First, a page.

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impact of digital technology on language

New Romance by Email from Mathew Billingtons portfolio

Being a woman who is interested in the way that digital media influences the art of conversation, I am excited at the prospect of the collaboration between Scottish writer and artist Alastair Gray and Turner prize winner Douglas Gordon. They want to make The Email a 21st century documentary in homage to the classic John Grierson short The Night Mail, based on the poem by WH Auden.

Douglas Gordon has created art in digital media for years including his portrait of Zidane. But what is fascinating is Alasdair Gray’s take on this. The Times report states:

“Part of the creative challenge for Gray is to discover all he can about e-mail, a subject of which he is cheerfully ignorant. “I don’t handle it myself, I have a secretary who does it for me,” he said. “The main thing would be to discover enough about the technical process to find a kind of rhythm. Auden’s text: ‘This is the Night Mail, crossing the border/ Bringing the cheque and the postal order’ has the definite rhythm of a steam train.”

“Discovering the different clickety-click rhythm to accompany an e-mail documentary will be a matter requiring some research.”

The project is is crammed with creative powers and distinctive voices. Auden, Gordon, Gray, Greirson – what a a mash up. Its up for the Creative Scotland Vital Spark awards, created for just such projects.

Producer John Archer also has an interesting take. He says:
“We want to find examples of how people have used e-mail for the big turning points in their lives,” Archer said. “It’s easy to use e-mail to say ‘I love you’, but a lot tougher to say: ‘I’m leaving’.””

A rich seam, huh?

But is it the concept already passed its sell by date? The Iphone has superceded email for intimate conversations and the Ipad will take collobarative, intimate communication into new territory.

iphone

Being a woman who is interested in the impact of digital media on our use of language and conversation, I was amused by an article by Stuart Jeffries in the Guardian last week about the way that the internet is changing our punctuation protocols and in particular the way we use exclamation marks!!

“exclamation marks – those forms of punctuation derided by the funless and fastidious – are making a comeback, thanks to an internet renaissance that is bleeding over into every form of written communication. Once it was bad form to end a paragraph with an exclamation mark. Now it’s borderline obligatory. Once it was enough to put a sign on your door: “Back in five minutes.” Now, without the flourish of an exclamation mark, that sign lacks verve or at least zeitgeisty voguishness. Go figure!”

This is one of several ways in which our digital media impacts upon our use of language. In Here Comes Everybody Clay Shirky compares the digital communications revolution to that of the printing press 500 years ago. Gutenberg’s invention of moveable type spawned a revolution in reproducing print, which impacted upon distribution and content. This innovation was followed by others. Manutius developed the format, printing the octavo size – smaller format which would ”fit in a gentleman’s saddlebags”. The new format allowed new content – in this case including novels with erotic passages.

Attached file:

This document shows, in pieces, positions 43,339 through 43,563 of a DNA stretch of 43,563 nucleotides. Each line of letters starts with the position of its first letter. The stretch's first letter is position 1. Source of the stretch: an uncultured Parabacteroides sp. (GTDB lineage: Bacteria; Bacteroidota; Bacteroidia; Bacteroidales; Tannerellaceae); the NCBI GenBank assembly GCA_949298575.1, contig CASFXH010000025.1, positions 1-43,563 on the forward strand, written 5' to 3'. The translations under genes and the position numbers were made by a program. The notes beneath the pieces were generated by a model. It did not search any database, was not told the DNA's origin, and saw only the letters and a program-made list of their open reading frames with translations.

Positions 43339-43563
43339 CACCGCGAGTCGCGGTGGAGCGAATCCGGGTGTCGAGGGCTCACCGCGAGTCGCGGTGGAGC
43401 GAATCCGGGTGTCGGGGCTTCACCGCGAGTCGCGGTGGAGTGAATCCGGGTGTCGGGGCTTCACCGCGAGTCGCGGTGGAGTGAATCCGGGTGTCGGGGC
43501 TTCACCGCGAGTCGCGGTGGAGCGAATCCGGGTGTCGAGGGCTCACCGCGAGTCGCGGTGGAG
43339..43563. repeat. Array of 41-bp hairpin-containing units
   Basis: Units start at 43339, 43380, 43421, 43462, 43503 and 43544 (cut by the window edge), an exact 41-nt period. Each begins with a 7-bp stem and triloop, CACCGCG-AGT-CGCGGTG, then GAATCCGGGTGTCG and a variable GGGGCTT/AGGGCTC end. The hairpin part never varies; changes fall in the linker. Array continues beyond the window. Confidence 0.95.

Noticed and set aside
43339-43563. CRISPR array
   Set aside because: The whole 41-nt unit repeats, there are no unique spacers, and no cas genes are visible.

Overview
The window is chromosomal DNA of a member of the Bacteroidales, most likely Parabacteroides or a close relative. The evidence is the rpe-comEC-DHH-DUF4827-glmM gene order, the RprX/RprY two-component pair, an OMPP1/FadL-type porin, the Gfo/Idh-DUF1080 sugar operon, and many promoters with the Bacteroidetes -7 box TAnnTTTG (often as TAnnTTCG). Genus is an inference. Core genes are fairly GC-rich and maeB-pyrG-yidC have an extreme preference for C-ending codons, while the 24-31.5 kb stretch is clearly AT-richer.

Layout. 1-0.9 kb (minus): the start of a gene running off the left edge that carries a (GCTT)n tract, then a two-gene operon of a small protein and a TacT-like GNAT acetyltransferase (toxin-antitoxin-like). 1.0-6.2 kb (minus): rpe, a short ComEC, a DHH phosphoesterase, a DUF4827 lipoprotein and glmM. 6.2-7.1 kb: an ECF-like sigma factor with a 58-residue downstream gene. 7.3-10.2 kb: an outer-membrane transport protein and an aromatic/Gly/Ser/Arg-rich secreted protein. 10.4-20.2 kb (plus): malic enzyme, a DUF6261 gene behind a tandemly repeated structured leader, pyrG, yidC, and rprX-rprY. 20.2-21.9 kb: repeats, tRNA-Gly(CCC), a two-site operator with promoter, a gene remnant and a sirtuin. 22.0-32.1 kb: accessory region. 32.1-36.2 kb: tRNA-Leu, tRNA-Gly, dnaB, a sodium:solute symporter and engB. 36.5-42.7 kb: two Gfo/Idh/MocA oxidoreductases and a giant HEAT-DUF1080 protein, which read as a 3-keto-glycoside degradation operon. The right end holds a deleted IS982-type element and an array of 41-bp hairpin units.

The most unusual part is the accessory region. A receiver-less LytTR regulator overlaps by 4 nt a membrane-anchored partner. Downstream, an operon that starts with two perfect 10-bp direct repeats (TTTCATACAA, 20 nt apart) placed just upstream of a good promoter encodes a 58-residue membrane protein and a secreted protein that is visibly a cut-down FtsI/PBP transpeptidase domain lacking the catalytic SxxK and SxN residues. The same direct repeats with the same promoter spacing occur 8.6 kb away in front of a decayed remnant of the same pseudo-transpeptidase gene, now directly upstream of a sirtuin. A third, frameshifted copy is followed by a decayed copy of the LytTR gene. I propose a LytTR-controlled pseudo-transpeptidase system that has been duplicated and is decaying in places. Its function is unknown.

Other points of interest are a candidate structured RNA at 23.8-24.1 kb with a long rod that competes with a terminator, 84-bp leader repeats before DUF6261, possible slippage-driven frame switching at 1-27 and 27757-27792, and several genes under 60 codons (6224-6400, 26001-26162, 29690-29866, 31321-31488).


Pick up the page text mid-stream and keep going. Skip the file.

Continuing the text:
Today’s communication platforms encourage two polarising trends in content – MORE and LESS. The MORE – publish then filter model – is what we are all involved in when we blog. And we are developing that more and more using Writetoreply for example – see write to reply pages for Art of With.

But its the LESS that interests me. The origin of LESS is SMS. The first years of txtg cr8d nu tk and new language, on the one hand because the text message had to be within a small number of characters to be charged as one message, and on the other because of the clumsy technology which required multiple tapping on small buttons. Not only was text language created but we also learned to think of smart and short ways to communicate. Increasingly we used marks which could communicate complexities and nuances. Think of the different meanings of the simple x when used in various configurations x, xx, Xxx or even XXXX! And of course emoticons.

But the 100 character text message, like the 146 character tweet, constrained conversation. So we needed an equivalent of Manutius’ innovation to allow nuanced communication.

Having been an Iphone woman for 18 months now, I now hold a  number of threads of conversation. Some will be the usual ‘wot time meet?’, ‘where ru?’, ‘good luck’ conversations. But there are several more which include words, ideas and thoughts which would never be emailed (too private and confidential) and never have been texted on an old phone (too nuanced, rich and unconstrained by length).   There are dialogues,drama and ipoems all of which have developed because of the platform and the format, better than the original text message. 

For me there are two specific aspects of the Iphone which contribute towards communicating essential meaning without being reductionist.

One is the record of the threads of conversation in the Iphone conversation – I now have several going back 18 months which show the relationships and themes developing. 

But the main thing is the physical act of messaging on Iphone – it just encourages flow

Actually I intend to publish  one of these conversations  I have had with Fiach Mac Conghail Director of the Abbey Theatre  as part of a narrative  about the Abbey and its essential roles and responsibilities as the National Theatre of Ireland. 

 But, as ever, most of  of my Iphone conversations remain strictly private, confidential and inaccessible.